Exile in the Hometown
Zemlinsky loved his hometown more than anything else. This may also have been a decisive reason why in autumn 1933 he left Berlin and returned to Vienna, unlike Schoenberg who fled to find a safer refuge in foreign territory. Although in the mid 1930s there was no immediate danger for Zemlinsky and his family, the signs of political repression especially in the arts were very evident. Despite his great renown as a conductor Zemlinsky was no longer able to obtain a permanent position in musical life in Vienna. Increasingly the city proved to be for him a "sinking lifeboat".
At first the family lived in an apartment in the Mariannengasse (9th district). In 1934 they had a house built in the Kaasgrabengasse in the elegant 19th district (Grinzing) according to plans by the Hoffmann pupil Walter Loos, whose modern style allegedly aroused the attention of some visitors. In 1933 Zemlinsky took over as director of the Vienna Concert Orchestra which had been founded in 1931 by Hermann Scherchen. Zemlinsky only conducted for one season because in 1934 Paul Breisach was appointed "permanent conductor". In 1935 the orchestra had to be disbanded because of lack of funding. Nevertheless Zemlinsky continued to have several engagements as a guest conductor abroad.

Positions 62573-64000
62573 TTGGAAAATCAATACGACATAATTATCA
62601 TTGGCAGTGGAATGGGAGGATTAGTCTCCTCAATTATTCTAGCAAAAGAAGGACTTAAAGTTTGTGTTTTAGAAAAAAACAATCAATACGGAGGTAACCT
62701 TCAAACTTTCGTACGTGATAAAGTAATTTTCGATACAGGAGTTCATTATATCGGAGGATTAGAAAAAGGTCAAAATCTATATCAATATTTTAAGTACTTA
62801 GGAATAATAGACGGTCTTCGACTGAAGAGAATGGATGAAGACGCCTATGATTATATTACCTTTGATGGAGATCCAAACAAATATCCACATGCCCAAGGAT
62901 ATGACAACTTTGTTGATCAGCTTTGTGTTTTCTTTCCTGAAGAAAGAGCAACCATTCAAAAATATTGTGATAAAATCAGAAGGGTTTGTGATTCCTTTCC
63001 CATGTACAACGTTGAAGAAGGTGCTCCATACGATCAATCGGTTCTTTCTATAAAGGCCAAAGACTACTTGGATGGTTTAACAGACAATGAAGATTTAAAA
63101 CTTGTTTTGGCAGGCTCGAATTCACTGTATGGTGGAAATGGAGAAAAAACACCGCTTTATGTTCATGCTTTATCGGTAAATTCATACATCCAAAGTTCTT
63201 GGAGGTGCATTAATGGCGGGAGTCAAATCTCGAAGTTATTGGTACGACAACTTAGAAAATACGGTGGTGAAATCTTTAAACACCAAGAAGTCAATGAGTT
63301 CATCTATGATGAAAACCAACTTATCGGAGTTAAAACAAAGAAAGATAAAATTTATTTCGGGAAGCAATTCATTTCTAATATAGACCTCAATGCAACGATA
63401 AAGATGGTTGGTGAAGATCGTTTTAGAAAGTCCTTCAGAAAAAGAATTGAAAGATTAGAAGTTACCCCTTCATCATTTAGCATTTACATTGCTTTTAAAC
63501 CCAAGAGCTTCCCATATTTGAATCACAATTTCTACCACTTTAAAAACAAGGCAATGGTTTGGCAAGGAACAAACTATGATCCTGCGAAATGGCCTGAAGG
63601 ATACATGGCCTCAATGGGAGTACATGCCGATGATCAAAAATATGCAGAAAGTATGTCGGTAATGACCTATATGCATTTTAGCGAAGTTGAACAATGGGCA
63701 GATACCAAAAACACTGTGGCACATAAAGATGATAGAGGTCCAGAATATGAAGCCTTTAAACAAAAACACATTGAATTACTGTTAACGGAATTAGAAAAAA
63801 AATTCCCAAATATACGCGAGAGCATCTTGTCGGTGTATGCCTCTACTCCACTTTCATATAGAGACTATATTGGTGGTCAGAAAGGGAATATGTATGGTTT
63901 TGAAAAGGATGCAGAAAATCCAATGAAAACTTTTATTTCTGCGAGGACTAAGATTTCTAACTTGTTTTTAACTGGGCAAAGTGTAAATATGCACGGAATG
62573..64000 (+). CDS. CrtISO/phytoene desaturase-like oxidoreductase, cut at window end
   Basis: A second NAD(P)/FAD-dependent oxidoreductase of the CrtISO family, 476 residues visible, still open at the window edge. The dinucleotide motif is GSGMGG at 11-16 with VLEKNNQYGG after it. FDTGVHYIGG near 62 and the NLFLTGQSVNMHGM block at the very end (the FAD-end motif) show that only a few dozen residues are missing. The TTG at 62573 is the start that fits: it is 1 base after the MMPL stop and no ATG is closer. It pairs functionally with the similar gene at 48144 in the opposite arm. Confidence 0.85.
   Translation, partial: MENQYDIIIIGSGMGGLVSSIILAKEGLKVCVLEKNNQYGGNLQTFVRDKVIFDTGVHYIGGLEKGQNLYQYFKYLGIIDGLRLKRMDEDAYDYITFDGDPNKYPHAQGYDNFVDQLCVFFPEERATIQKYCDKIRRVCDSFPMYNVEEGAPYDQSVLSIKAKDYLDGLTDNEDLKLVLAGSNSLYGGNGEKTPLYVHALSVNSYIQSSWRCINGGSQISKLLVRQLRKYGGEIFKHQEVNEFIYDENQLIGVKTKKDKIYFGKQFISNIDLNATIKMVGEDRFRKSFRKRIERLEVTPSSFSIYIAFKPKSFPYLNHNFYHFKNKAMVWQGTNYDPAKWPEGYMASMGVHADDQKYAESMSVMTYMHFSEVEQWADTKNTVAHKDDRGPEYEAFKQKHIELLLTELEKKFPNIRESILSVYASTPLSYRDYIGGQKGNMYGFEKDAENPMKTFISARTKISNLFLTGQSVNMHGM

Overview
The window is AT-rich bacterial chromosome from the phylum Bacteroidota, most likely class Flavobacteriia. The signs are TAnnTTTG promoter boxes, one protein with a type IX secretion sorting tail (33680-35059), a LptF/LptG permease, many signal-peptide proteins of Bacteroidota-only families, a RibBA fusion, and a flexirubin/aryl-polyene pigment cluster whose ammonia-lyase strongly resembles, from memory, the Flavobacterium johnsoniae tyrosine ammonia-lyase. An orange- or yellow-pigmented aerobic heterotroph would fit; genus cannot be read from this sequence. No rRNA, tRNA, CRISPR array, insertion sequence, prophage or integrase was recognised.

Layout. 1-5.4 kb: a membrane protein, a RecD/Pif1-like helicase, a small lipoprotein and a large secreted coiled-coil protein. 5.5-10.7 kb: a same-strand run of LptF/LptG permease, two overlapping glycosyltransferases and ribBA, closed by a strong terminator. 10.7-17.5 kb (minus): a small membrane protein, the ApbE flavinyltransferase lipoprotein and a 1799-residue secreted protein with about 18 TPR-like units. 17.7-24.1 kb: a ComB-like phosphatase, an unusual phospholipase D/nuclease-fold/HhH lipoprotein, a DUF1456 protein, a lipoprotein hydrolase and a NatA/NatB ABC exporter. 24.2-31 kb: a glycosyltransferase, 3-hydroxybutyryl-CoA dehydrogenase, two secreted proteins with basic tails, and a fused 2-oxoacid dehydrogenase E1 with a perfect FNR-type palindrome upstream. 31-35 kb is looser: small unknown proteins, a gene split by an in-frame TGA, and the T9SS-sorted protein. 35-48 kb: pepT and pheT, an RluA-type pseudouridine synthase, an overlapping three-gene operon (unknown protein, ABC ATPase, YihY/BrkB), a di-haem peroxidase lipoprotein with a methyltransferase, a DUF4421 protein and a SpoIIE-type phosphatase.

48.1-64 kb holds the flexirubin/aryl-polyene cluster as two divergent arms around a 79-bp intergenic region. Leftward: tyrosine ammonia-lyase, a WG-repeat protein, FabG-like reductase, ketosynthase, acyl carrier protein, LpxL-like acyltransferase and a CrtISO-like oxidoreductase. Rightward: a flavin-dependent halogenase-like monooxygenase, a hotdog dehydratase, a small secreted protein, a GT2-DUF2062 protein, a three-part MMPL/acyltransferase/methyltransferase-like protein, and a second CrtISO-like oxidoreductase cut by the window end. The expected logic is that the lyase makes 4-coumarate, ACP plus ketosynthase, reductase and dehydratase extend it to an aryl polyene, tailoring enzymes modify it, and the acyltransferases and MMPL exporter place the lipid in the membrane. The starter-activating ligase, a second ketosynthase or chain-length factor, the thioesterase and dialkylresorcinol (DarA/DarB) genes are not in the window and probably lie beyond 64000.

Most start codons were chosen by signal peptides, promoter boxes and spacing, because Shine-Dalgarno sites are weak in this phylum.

Zemlinsky was finally able to fulfil at least one wish: he could devote himself entirely to composing. As a result his late œuvre was very varied and in all genres he as it were reflected his entire forty-year long career and again found new forms of expression. He concentrated his work on the opera Der König Kandaules (1935-38), encouraged by the great success of his opera Kreidekreis which had received its world premiere on 14 October 1933. He also wrote the Sinfonietta (1934), the Fourth String Quartet (1935) and Psalm 13 for Choir and Orchestra (1936). However, from 1937 the political situation became so oppressive that it was impossible for him to continue working. After Hitler's invasion of Vienna the family planned to escape in spring 1938.